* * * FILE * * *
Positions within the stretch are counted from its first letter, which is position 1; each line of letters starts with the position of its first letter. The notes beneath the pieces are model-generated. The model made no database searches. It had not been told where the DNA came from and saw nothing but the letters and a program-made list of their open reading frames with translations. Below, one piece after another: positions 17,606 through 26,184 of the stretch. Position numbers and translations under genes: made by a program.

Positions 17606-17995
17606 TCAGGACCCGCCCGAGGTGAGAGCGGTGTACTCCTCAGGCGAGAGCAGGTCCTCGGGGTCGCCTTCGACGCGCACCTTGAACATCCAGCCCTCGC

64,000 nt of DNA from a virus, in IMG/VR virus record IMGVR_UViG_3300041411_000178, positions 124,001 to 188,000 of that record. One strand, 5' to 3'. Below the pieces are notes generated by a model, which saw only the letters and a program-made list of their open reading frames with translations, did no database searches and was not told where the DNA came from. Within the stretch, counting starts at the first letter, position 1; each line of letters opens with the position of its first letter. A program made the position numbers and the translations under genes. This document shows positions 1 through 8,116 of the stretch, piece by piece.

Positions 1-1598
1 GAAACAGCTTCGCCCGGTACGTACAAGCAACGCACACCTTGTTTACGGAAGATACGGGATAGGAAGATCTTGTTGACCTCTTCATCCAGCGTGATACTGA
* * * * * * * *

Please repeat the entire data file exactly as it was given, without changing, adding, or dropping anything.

Positions within the stretch are counted from its first letter, which is position 1; each line of letters starts with the position of its first letter. The notes beneath the pieces are model-generated. The model made no database searches. It had not been told where the DNA came from and saw nothing but the letters and a program-made list of their open reading frames with translations. Below, one piece after another: positions 17,606 through 26,184 of the stretch. Position numbers and translations under genes: made by a program.

Positions 17606-17995
17606 TCAGGACCCGCCCGAGGTGAGAGCGGTGTACTCCTCAGGCGAGAGCAGGTCCTCGGGGTCGCCTTCGACGCGCACCTTGAACATCCAGCCCTCGC

64,000 nt of DNA from a virus, in IMG/VR virus record IMGVR_UViG_3300041411_000178, positions 124,001 to 188,000 of that record. One strand, 5' to 3'. Below the pieces are notes generated by a model, which saw only the letters and a program-made list of their open reading frames with translations, did no database searches and was not told where the DNA came from. Within the stretch, counting starts at the first letter, position 1; each line of letters opens with the position of its first letter. A program made the position numbers and the translations under genes. This document shows positions 1 through 8,116 of the stretch, piece by piece.

Positions 1-1598
1 GAAACAGCTTCGCCCGGTACGTACAAGCAACGCACACCTTGTTTACGGAAGATACGGGATAGGAAGATCTTGTTGACCTCTTCATCCAGCGTGATACTGA